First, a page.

If so, you have probably questioned if the rods you use (or want to use) are able to effectively pass leader knots. I know this is a question that we get asked a lot with our rods.
We have seen a big increase in the number of bass fisherman who use leaders and an evolution as to how they use them for various techniques. 10 years ago we saw braid used for flipping/punching line. Bass anglers witnessed the performance increase of main line braid and adopted it into other techniques which require the use of leader material. Some of the most popular uses for leaders are finesse techniques like drop shot and neko rigs and feel techniques like jigs and shaky heads.
To ensure our rods perform better, we specifically design the guide trains to be compatible with leader knots regardless of the intended technique. How do we accomplish this?
Guide Size – The smallest guide we use on any rod is a 5mm guide (5mm is the measurement of the ceramic ring inside the guide). We call this a “mid-micro” guide. Micro guides are 3 or 4mm and a standard guide is 6mm or larger. We have found this size ring gives the best balance between being lighter in weight while being large enough to handle the variety of knots our customers use. We have found leader knots will hang up easier in micro guides on the cast – especially if the angler uses a shorter leader - so we do not use them.
Tip Size – We upsize our rod tips to 5.5mm rings. With careful study, we found longer knots – like the FG – don’t bend while going through rod tips. They stay stiff and straight. The larger ring size accommodates long knots extremely well. This is most easily seen when reeled in under load (like with a fish on). The knot passes smoothly, doesn’t hang, and there is also less wear on the knot as a whole.
Ring Material – We use a cobalt/aluminum based ceramic (called Coalite) which is typically only seen on higher priced rods ($250+). This material can be polished to a smoother finish. The smoother surface is less abrasive - putting less wear on your line. Coalite ceramic is harder than other rod guide ceramics, allowing it to withstand impact better. Anytime you reel a leader knot through the guides with a fish on, that knot bangs against each guide as you reel in.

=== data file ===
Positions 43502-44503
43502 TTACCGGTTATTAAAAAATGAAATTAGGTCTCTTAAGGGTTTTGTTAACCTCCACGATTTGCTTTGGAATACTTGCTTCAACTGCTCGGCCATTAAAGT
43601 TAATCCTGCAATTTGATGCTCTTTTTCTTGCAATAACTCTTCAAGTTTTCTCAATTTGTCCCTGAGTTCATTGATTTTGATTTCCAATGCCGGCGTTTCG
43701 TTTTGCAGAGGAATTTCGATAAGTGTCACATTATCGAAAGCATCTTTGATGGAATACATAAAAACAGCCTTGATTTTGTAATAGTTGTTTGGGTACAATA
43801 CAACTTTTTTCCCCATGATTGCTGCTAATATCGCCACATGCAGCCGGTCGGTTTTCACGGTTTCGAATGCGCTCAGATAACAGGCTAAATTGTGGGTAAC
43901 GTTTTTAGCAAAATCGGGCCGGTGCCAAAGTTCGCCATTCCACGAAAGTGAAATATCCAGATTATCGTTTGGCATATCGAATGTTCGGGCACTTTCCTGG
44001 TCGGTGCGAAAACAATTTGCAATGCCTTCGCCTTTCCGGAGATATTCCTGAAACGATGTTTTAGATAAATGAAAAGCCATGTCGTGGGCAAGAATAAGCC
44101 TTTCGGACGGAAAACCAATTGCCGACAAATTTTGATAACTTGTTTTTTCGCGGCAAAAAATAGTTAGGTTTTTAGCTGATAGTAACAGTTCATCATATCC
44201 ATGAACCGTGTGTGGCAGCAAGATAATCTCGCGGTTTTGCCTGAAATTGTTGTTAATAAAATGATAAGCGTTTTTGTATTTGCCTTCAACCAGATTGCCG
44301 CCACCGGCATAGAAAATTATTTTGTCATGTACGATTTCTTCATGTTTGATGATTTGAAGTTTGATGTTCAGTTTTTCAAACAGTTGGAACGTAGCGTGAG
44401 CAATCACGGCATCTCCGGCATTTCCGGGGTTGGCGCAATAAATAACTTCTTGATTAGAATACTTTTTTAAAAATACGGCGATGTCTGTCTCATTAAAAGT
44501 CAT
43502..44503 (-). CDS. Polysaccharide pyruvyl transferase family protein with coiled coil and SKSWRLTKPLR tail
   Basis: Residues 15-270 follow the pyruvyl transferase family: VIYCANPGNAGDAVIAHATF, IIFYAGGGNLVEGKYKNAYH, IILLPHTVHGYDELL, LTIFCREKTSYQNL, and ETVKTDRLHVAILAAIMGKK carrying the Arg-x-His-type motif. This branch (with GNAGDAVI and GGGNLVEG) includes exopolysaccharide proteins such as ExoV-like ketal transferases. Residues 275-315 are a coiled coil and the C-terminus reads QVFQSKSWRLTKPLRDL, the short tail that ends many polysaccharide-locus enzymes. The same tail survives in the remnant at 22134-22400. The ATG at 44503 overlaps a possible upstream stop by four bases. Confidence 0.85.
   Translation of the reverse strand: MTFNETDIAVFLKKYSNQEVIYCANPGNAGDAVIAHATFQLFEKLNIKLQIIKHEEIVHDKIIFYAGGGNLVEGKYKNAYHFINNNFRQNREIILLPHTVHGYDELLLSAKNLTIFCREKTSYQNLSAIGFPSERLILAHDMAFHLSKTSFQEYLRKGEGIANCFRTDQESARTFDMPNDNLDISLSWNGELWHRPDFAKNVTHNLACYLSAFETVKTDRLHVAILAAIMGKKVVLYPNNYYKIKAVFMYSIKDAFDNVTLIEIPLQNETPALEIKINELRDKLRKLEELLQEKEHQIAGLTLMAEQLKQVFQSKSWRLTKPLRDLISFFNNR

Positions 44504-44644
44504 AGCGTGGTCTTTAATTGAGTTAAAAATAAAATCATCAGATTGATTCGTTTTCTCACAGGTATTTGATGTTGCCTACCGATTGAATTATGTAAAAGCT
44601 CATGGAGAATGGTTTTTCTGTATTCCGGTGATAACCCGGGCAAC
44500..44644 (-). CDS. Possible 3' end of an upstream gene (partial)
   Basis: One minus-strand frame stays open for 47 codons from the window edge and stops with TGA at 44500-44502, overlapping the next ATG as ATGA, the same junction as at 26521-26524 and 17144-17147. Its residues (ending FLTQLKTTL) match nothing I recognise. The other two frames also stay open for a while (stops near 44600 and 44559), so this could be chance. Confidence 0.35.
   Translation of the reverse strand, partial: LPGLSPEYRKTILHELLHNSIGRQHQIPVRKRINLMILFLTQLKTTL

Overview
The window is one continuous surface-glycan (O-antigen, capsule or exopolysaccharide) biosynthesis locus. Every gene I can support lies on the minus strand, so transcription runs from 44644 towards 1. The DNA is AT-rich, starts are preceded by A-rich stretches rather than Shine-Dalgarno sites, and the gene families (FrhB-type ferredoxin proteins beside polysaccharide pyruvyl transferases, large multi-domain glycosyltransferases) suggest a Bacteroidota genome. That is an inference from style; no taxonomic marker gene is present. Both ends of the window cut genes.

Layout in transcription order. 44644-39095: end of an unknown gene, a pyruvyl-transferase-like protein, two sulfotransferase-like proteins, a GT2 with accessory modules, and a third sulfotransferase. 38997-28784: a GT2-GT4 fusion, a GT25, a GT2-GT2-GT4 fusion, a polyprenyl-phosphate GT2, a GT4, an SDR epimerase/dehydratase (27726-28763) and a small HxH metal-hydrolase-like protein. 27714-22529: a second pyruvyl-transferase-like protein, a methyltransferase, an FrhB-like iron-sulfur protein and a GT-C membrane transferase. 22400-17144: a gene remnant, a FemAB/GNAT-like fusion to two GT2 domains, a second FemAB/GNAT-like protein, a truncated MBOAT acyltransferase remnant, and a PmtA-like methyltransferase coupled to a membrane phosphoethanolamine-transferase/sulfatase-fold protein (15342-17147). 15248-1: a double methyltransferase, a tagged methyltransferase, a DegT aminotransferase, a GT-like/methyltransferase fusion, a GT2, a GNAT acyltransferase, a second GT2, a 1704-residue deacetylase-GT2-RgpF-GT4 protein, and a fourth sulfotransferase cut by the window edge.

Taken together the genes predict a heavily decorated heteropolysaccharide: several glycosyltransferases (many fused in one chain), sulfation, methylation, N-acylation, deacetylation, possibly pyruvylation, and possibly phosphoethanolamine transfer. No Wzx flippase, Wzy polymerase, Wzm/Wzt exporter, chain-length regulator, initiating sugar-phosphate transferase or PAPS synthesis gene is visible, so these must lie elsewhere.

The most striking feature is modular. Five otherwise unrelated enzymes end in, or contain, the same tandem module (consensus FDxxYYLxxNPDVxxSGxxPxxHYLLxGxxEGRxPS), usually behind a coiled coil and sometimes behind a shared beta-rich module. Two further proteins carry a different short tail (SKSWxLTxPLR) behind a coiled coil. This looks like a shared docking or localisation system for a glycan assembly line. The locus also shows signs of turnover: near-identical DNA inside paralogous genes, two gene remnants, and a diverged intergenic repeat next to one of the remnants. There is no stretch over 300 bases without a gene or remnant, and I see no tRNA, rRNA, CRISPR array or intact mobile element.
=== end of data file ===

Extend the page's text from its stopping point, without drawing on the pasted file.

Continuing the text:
A few helpful set up tips:
Longer leaders will always cast better.
Try using a leader long enough to have the knot on the spool when reeled in. You will find the knot passes through any size guide faster and smoother. When we hear a customer mention a knot hanging on the cast, they are almost always using a short leader (a couple feet long) or their knot is not tied well. I typically run leaders in the 10-15’ range. I see great performance and always have plenty of leader material to get through a day of fishing,
Regardless of the size of rod guides, leader knots still rub anytime the rod is under a load. This puts additional wear and tear on the front and back of the knot. Many people say the cast puts wear on the knot, but it’s reeling back in that cause the most impact and abrasion to a knot.
Knot choice is a personal preference. The FG, double uni, and alberto knots seem to be the most popular knots our customers mention. Ability to tie the knot is a big deciding factor, but all three perform well on the water. All offer great performance. A quick search on YouTube gives a ton of options, variations, and tying styles for each. Universally, the most agreed upon knot fact is… tie it right and tie it neat. A bad knot will fail, a messy knot will give you issues in the rod guides. I personally use the FG knot most of the time with excellent results.
I hope this shined some light on how we design rods to be used with leaders and provided a few things that will help you on the water!
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